What color is happiness? What shape represents anger? If stress is a texture, what does it feel like?

Thoughtful questions like these are part of how art teachers Mary Chapman and Amanda Neuwirth are connecting visual arts with social and emotional health. Neuwirth, who has taught at Nimitz High School for six years, and Chapman, who is in her fourth year of teaching at Singley Academy, have taken the remarkable challenges of 2020 as an opportunity to reach their students like never before.

“Of all classrooms, especially at the high school level, ours is probably the most flexible to being able to include and incorporate social and emotional learning (SEL),” says Chapman. “We decided to roll into this year knowing that [students] are going to be stressed out, readjusting to taking classes online and everything. A lot of times they will come in and just be so tired. But I get it, we’re all exhausted. It’s been nice to validate that for them.”

And the teachers have done just that. Understanding that stress can evoke unique responses from each student, Neuwirth and Chapman help their students recognize and understand their emotions at a fundamental level, then express them in new and creative ways. For Neuwirth, this starts with teaching her students how their body and brain change in response to stress.

“It can impact the development of the prefrontal cortex, which is going to make it difficult for students to be what is traditionally seen as ‘successful’ in school,” says Neuwirth. “[We want to] find those interventions for meeting students where they are in their brain-state, and understand that they may have trouble regulating their emotions, they may struggle to be organized and think about due dates or timelines.”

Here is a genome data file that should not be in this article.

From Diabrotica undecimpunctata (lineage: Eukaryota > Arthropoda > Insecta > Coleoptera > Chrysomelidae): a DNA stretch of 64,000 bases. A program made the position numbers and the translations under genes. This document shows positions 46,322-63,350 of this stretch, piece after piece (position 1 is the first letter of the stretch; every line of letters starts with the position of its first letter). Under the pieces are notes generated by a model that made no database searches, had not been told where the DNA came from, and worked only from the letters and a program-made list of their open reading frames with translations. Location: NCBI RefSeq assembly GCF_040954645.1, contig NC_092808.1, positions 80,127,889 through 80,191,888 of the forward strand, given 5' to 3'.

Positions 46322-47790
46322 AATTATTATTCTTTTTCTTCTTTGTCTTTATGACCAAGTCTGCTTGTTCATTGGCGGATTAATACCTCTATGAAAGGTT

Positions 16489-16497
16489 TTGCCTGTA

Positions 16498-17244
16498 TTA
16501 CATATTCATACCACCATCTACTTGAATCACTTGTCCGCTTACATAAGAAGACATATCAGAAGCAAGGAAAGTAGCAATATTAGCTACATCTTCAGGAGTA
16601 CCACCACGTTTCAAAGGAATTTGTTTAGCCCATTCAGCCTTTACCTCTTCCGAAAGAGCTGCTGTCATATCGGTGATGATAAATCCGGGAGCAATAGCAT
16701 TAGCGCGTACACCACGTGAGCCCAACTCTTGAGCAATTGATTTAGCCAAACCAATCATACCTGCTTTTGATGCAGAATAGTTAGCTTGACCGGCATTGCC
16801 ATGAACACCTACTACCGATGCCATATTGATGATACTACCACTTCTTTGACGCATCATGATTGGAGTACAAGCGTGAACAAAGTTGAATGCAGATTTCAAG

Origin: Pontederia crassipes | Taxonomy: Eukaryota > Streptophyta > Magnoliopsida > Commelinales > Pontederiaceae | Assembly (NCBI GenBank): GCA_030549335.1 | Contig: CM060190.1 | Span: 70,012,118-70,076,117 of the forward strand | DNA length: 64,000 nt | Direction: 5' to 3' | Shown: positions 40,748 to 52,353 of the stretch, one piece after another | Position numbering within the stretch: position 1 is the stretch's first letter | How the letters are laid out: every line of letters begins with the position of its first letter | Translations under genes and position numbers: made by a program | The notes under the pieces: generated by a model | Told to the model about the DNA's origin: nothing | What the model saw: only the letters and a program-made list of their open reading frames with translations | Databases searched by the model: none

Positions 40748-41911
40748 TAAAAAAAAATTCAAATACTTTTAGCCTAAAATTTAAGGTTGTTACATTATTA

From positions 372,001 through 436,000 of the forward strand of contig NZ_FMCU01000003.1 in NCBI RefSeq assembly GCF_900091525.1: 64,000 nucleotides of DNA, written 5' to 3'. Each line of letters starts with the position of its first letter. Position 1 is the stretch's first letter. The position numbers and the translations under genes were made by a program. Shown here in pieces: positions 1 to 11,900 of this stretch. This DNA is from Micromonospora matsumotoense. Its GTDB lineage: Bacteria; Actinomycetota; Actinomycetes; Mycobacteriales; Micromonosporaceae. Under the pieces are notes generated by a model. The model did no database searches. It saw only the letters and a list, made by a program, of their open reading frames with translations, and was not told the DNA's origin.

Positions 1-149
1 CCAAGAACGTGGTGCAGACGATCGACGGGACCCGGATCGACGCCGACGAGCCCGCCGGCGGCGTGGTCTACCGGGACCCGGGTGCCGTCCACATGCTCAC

Chapman and Neuwirth also help their students gain a deeper understanding of their emotions and thoughts through artistic expression. Chapman saw powerful responses from one project that challenged students to create a work of art that expressed one or more emotion solely through the element of line. During another lesson, students were asked to consider where they experience emotions like anger, stress or anxiety on their body, and then express those emotions using texture.

Creative lessons like these have inspired fine arts teachers across the district to connect with both remote and in-person students this year. Recognizing Chapman and Neuwirth’s passion, Director of Visual Arts Gayla Lawrence invited them to develop a curriculum that incorporates SEL into daily fine art lessons.

“[Chapman and Neuwirth] are both so passionate about truly caring for the student that they have met the needs of their kids at a totally different level through this season,” says Lawrence. “They are a team and have met in the middle and done some beautiful curriculum work.”

At the core of Chapman and Neuwirth’s curriculum is an understanding that to care for students requires teachers to first take care of themselves. That’s why, every Monday afternoon, Neuwirth hosts a “Mindfulness Monday” session that helps teachers better understand and care for their own health before engaging with their students. 

“We understand that it’s not enough just to say ‘go take care of yourself.’ We have to really embody that by engaging with other educators together in that experience,” says Neuwirth. “We’re really working on engaging in neuroplasticity, restructuring how our brain responds to stress, which is so empowering.”

For more information about the “Mindfulness Monday” sessions and SEL classroom resources, contact Amanda Neuwirth at aneuwirth@irvingisd.net.